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3D Printing in Thoracic, Congenital, and Cardiac Surgery
Background and Aims
In complex cases, standard two-dimensional (2D) computed tomography (CT) images have limitations in their ability to demonstrate anatomical relationships in preparation for surgery. Three-dimensional (3D) printed anatomic models, using imaging data from high resolution CT scans, provide higher-level understanding of potential anatomic challenges. This is particularly true in patients with complicated past surgical history or pathology. Due to the unique characteristics of the esophagus, specialized techniques are necessary to enhance the quality of the 3D printed model of the esophagus.
Three-dimensional printing of anatomic models for complex surgical cases improves patient and resident education, operative team planning, and guides surgical resection. Incorporating additional patient factors, such as tumor response to therapy, into the model enhances its utility. Creating models with these five dimensions (5D) is also described.
The Mayo Clinic, Rochester, Minnesota, has utilized 3D printing since 2006, with over 130 models printed throughout all surgical specialties. For patients with complex esophageal pathology, a unique application of an oral effervescent agent is combined with a positive enteric contrast agent to distend the esophageal lumen during CT scanning in order to facilitate esophageal segmentation during post-processing. This optimizes visualization of abnormal esophageal anatomy and the relationship to adjacent mediastinal structures. 3D anatomic models are printed using imaging data from each individual patient’s CT scans. The data is segmented and processed using proprietary software, and then converted into a stereolithography (STL) file. The STL file is sent to the 3D printer (Stratasys Connex 350 polyjet), and a model is created using liquid polymers. The reconstructions are used for multi-disciplinary pre-operative discussions, surgical planning, and as part of the patient education and consent process.
The process of 5D printing was developed to incorporate change in tumor size after neoadjuvant therapy in anatomic models used for surgical planning. Pre-treatment CT and PET scans are reformatted and fused. Crucial anatomy from these studies, along with post-treatment CT and MR, are coregistered. The fused anatomy is converted into stereolithography(STL) files for 3D printing.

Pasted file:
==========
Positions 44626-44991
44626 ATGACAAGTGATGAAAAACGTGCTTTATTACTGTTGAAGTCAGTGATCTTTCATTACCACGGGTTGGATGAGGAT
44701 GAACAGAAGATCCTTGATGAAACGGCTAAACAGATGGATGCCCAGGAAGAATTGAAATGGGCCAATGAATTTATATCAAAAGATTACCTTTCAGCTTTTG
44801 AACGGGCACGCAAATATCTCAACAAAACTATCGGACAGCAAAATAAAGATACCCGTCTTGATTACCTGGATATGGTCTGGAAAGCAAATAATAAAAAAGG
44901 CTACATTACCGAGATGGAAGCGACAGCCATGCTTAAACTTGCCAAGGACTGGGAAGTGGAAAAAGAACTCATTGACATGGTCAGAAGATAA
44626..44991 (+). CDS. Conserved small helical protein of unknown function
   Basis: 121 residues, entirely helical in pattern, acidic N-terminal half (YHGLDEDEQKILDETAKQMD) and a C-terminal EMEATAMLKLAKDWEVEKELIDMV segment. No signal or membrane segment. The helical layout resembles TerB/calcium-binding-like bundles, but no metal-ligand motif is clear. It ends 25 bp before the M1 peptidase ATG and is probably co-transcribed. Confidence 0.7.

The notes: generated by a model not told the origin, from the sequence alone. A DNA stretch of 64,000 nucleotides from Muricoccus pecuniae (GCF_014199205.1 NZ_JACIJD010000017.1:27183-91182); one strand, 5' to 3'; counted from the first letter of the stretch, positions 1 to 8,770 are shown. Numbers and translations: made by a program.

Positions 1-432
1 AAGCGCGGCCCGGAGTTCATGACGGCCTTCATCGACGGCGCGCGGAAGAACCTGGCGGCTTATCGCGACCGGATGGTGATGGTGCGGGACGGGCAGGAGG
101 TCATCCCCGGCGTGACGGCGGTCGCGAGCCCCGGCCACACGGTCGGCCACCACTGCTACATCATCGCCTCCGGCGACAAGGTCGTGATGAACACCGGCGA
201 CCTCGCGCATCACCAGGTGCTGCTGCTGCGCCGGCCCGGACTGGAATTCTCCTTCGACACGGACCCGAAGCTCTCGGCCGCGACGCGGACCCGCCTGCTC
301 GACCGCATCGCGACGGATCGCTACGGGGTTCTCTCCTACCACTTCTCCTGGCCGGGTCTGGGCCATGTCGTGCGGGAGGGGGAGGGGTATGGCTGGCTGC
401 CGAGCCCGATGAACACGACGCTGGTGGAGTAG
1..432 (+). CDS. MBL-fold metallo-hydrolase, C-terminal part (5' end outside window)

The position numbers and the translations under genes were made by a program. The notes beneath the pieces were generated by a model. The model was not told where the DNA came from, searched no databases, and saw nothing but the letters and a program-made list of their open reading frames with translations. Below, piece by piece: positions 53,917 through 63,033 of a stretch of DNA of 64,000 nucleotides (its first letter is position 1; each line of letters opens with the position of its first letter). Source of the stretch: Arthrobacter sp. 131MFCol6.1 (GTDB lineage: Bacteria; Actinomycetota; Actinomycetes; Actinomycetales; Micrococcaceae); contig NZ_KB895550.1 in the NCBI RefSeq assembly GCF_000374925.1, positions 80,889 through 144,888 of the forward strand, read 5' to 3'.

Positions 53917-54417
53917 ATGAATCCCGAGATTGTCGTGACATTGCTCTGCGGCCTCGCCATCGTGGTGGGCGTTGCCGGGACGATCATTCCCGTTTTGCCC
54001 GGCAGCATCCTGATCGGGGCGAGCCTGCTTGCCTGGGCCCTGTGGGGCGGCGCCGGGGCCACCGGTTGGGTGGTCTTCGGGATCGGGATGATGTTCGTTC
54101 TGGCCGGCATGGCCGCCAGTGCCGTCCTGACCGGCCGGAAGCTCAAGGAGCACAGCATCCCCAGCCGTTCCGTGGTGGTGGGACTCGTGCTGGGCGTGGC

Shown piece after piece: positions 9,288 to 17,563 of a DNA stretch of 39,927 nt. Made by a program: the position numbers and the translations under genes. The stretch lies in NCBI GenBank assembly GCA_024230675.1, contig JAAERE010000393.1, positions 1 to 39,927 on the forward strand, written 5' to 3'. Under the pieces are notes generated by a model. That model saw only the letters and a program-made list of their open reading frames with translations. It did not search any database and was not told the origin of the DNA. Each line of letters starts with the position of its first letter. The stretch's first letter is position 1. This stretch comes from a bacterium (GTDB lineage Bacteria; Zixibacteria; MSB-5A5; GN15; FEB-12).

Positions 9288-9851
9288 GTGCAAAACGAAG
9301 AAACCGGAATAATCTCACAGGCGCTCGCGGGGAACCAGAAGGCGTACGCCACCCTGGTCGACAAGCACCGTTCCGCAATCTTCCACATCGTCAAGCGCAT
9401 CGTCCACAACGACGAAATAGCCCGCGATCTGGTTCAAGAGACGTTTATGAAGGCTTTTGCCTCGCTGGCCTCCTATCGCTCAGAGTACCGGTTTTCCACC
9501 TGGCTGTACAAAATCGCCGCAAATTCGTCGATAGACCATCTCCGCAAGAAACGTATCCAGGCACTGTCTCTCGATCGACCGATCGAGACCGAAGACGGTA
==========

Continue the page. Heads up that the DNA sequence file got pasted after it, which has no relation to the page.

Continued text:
This video presents the utility of 3D printing to individualize management of complex esophageal pathology in two recent patients. The author performed a combined endoscopic and surgical procedure in a male patient with metastatic teratoma leading to a left pneumonectomy, complicated by an esophago-aortic fistula requiring aortic bypass and esophageal diversion without resection. 3D printing enabled visualization of his native esophagus, and allowed EMR of his esophagus via a transgastric stent with concomitant hiatal dissection, and transection of the GEJ. He recovered well, and esophageal reconstruction is planned. In the second patient, 3D printing allowed enhanced visualization of multiple esophageal diverticula in order to plan for the most appropriate surgical approach. The proximal extent of the diverticula was determined and the relationship to surrounding anatomy better elucidated.
A patient presenting with a complex thoracic tumor was selected for trial 5D printing. 3D and 5D models were prepared to allow surgical teams to directly evaluate and compare the added benefits of information provided by printing in 5D.
3D printed anatomic models are valuable tools when endoscopic or surgical intervention is planned in patients with complex esophageal pathology or anatomy. The author recommends ingestion of an oral effervescent agent in order to optimize the quality of esophageal imaging for these models, allowing for full appreciation of anatomical relationships. The printing of 3D anatomic models allows all members of the multi-disciplinary team to plan for the appropriate surgical approach, prepare for the intervention, and anticipate potential difficulties. The models also give each patient invaluable insight into their condition, and allow them to be fully involved in complex discussions regarding their care.
Printing 5D models in patients with complex thoracic pathology facilitates surgical planning, selecting margins of resection, anticipation of potential difficulties, and education for residents and patients.